His life was not without tragedy, but I shan't talk about that here. A sensitive obituary (which I presume was written by his close friend Martin Brunt) appeared in the Daily Telegraph and you can find it online if you want to read it. His funeral was a hoot. An old friend of his, an eminent art historian, recalled that DB divided the world into 'friends and fuckers', and looking around the crowded chapel added: "I can see many of those friends here today (pause) and one or two fuckers'. .We knew who we were.

But back to Southampton. David Brown had a superb collection of over 40 Roger Hilton works and it was a pleasure to see some of them again, in the excellent company of the curator Tim Clayton. We spent an hour together in the gallery's basement - a wonder show of pictures, some familiar but others entirely new to me. Best of all was the astonishing hammerhead nude, last seen propped on the mantelpiece of his guest bedroom in Wandsworth.

This nude anticipates Hilton's masterpiece Oi Yoi Yoi, which I'll blog about tomorrow.

Brown had befriended the Hiltons (in the 1960s I think) and kept them afloat during a particularly difficult period in their life. Roger (suffering from peripheral neuritis and bed-ridden), his wife Rose and their two sons were living in a tiny cottage in the remote Cornish village of Botallack, some miles from St. Ives. Hilton's last works were a series of astonishing gouaches, using the humblest materials - poster paint and butcher's paper - produced in extremis. Painted at night (when he could work for only a few minutes at a time) as his body failed, they are not all successful but the best of them, which is to say most of them, are dazzling in their energy and invention.  

Roger died in David's arms in 1975. David died in 2002 following a heart attack at the foot of the staircase in the grotty palazzo. The staircase was closely hung with dozens of Hilton gouaches behind dusty, fly-blown glass. Elephants, lions, tigers, crocodiles. 'My menagerie,' growled Brown, approvingly, on my first awestruck tour. I like to think that these were the last things he saw.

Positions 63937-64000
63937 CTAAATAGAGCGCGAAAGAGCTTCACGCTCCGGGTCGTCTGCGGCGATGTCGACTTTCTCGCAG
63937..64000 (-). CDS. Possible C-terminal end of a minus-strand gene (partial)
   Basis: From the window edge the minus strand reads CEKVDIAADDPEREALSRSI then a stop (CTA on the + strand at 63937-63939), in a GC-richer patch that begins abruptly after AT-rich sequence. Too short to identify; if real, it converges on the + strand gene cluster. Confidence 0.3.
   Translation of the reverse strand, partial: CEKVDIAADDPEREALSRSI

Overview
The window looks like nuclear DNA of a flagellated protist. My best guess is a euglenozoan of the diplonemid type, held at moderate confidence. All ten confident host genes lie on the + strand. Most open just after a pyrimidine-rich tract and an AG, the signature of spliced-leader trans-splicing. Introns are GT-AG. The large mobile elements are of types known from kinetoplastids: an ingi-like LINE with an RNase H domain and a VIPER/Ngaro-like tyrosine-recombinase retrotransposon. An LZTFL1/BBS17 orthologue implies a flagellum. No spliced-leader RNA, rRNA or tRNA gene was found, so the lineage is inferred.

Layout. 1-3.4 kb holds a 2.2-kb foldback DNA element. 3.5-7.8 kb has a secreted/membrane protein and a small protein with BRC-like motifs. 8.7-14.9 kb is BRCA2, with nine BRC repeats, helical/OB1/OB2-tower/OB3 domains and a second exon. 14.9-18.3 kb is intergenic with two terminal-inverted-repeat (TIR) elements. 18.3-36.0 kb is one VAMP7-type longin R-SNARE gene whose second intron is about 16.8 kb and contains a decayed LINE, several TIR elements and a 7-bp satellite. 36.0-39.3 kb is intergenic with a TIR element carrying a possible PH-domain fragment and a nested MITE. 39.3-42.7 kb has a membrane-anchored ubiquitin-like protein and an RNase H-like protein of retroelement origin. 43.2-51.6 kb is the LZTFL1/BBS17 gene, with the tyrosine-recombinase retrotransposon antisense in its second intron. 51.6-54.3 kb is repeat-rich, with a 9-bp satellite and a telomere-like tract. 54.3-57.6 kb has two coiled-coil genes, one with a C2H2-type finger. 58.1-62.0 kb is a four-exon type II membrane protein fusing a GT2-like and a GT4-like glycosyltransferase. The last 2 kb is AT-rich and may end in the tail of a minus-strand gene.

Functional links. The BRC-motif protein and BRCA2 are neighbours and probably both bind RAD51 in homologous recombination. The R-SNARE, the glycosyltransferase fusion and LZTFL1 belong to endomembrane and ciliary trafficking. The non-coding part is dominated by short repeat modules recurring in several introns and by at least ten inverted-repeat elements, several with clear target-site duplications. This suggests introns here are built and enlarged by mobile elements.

The large, gloomy and rather dilapidated house had many hundreds of wonderful pictures, most of them stacked on the floor facing the walls in upstairs rooms. The gloom was necessary to protect fragile drawings and gouaches from light damage, but it also brought a mildly sacred air to our meetings, and to my encounters with his collection. His bedroom was spartan, with a simple camp bed (army-issue by the look of it, and clearly dating from his African days), a metal table and little else, apart from a small gem-like oil which I think was either a Bomberg or  a Gertler. He had a couple of mouth-watering Sol le Witts, a huge number of Ian Hamilton Finlays (one of the largest collections in private hands - the two men remained cordial enemies for decades) and a portrait by Maggi Hambling (above, top) which he kept in its bubble wrap. The Hiltons, though, were what knocked me sideways - most of them are now in the British Museum. He also had some terrific pictures by Wyndham Lewis. I soon realised that  artworks labelled Private Collection I'd admired over the years in exhibitions and catalogues were, in many cases, his.  

I had planned to see him later in the week he died, with a belated birthday gift. It was a new recording of  Janáček's Káťa Kabanová, which I still have, intact in its cellophane wrapper. I really wish he hadn't died. His is one of the voices I  miss most, growling eloquently about politics, religion, economics and even, sometimes, art.

Here's the obituary:

David Brown. Doc Brown. A good man, and a good friend, and much missed.